MicroSD cards are getting new performance ratings to help you buy the right one

SD and microSD cards may all look alike to the untrained eye, but in fact there are different performance levels hidden behind the plastic exteriors - mainly to do with how fast data can be written to the memory.

If you're shooting 4K video or something along those lines then that write performance can be crucial, and will cause all kinds of bugs and crashes if you're not using a card that's fast enough for your latest GoPro video.

To help you make a more informed choice when you're stocking up on memory cards, the SD Association has released a new Secure Digital 5.1 spec, which so far just has one class of card, labelled App Performance Class 1 (or A1).

Play your cards right

To get the A1 badge, a card has to deal with 10MB of data a second, 1,500 random read input/output operations per second, and 500 random write input/output operations per second. Those last two specs are new additions and ensure your card is fast enough to run intensive apps from, if you pop one in your smartphone.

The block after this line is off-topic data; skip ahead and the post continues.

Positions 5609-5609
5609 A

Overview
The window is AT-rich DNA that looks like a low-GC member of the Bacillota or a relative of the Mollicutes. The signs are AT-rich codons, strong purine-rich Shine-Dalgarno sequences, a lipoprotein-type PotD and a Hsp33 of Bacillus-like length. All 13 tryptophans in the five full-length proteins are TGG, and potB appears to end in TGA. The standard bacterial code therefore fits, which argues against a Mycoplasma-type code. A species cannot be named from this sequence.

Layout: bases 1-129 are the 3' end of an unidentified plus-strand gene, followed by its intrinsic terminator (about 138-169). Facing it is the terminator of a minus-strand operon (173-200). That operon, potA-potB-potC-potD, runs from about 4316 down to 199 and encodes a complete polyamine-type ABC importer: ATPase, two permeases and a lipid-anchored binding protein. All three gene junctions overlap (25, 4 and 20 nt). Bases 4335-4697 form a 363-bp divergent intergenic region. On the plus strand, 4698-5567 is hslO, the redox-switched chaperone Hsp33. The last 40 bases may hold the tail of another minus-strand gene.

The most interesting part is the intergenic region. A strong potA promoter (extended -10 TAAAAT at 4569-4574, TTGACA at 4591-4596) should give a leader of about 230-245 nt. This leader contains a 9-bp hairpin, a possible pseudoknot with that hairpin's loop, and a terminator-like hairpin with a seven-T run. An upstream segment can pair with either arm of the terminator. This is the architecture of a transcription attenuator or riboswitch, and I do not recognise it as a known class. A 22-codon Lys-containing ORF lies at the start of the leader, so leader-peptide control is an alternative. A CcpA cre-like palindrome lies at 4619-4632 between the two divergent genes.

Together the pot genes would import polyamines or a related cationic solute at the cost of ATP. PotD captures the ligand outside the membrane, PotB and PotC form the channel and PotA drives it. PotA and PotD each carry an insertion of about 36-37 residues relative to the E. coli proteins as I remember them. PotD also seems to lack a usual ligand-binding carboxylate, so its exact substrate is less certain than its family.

We'd recommend looking out for the A1 label when shopping for a card for your phone, though while the standard gets established, plenty of other cards will work too - just do your research before parting with your cash.

More card classes will arrive further down the line so you don't end up with a dud for your Android smartphone. If you want to save yourself the hassle of picking up and swapping out cards, just go for a phone with lots of internal storage instead.

David Nield
Freelance Contributor

Dave is a freelance tech journalist who has been writing about gadgets, apps and the web for more than two decades. Based out of Stockport, England, on TechRadar you'll find him covering news, features and reviews, particularly for phones, tablets and wearables. Working to ensure our breaking news coverage is the best in the business over weekends, David also has bylines at Gizmodo, T3, PopSci and a few other places besides, as well as being many years editing the likes of PC Explorer and The Hardware Handbook.